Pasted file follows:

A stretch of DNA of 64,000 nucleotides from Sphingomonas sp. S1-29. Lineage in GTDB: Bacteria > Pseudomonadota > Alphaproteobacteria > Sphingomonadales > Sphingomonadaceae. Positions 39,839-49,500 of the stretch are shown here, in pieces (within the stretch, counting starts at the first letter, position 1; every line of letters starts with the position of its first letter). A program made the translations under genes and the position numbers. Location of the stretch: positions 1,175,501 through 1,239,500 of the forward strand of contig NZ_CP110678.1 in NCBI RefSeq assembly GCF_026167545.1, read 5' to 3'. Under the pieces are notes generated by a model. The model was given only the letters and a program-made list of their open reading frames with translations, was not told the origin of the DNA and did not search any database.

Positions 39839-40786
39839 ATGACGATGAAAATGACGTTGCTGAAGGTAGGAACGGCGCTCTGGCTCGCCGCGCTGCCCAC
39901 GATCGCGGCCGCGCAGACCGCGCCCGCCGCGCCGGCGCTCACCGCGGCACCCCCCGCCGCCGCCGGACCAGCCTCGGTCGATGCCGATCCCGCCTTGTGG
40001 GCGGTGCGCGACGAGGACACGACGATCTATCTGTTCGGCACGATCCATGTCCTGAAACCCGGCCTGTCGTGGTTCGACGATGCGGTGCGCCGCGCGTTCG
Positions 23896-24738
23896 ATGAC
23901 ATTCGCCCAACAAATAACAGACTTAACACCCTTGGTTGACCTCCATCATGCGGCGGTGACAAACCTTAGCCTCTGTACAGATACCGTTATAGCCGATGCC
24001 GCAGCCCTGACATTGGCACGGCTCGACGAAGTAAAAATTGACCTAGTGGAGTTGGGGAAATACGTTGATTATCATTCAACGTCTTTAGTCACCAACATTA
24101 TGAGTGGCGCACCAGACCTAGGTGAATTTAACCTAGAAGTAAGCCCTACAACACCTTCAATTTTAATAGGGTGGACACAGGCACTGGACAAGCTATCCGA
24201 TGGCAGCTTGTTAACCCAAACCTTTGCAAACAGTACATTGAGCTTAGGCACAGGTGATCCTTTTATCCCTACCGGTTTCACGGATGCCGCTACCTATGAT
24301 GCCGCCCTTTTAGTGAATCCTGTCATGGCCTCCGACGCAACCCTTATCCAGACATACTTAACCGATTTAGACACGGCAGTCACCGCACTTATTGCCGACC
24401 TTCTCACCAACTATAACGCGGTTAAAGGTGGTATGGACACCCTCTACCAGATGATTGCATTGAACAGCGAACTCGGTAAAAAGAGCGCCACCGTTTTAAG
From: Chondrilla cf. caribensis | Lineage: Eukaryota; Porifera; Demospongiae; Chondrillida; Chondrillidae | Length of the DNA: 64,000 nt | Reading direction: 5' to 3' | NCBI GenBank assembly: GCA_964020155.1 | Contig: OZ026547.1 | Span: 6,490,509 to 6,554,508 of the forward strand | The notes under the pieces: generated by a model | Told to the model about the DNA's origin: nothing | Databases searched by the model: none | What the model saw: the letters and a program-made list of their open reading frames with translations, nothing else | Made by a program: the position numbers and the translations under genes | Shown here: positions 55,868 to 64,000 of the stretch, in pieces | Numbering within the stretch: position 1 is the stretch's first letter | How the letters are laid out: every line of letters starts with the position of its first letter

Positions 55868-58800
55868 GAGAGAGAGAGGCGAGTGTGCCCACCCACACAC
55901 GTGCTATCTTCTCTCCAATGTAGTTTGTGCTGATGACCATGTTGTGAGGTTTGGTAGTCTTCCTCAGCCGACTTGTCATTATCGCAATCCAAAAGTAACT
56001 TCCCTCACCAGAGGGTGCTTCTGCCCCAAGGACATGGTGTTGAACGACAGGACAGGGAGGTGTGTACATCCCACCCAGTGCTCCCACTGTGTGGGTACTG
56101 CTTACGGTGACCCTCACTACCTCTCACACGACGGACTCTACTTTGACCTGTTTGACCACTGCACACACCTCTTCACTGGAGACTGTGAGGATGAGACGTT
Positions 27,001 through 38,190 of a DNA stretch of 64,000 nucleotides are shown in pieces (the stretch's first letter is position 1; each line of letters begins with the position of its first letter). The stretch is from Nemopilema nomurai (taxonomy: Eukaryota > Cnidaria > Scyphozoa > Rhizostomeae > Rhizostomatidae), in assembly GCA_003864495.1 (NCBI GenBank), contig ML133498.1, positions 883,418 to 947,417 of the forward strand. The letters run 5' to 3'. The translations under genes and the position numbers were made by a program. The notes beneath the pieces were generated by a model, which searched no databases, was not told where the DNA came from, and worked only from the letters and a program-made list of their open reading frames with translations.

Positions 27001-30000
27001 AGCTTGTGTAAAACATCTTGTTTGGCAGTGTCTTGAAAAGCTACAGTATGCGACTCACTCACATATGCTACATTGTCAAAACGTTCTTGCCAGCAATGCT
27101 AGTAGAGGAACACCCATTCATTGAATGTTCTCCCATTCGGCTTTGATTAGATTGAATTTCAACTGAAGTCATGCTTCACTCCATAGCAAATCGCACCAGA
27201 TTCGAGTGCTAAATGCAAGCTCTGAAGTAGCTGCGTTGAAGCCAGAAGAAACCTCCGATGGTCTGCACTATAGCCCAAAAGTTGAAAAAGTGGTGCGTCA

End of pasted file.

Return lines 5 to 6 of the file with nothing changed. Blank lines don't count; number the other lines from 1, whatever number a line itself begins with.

40001 GCGGTGCGCGACGAGGACACGACGATCTATCTGTTCGGCACGATCCATGTCCTGAAACCCGGCCTGTCGTGGTTCGACGATGCGGTGCGCCGCGCGTTCG
Positions 23896-24738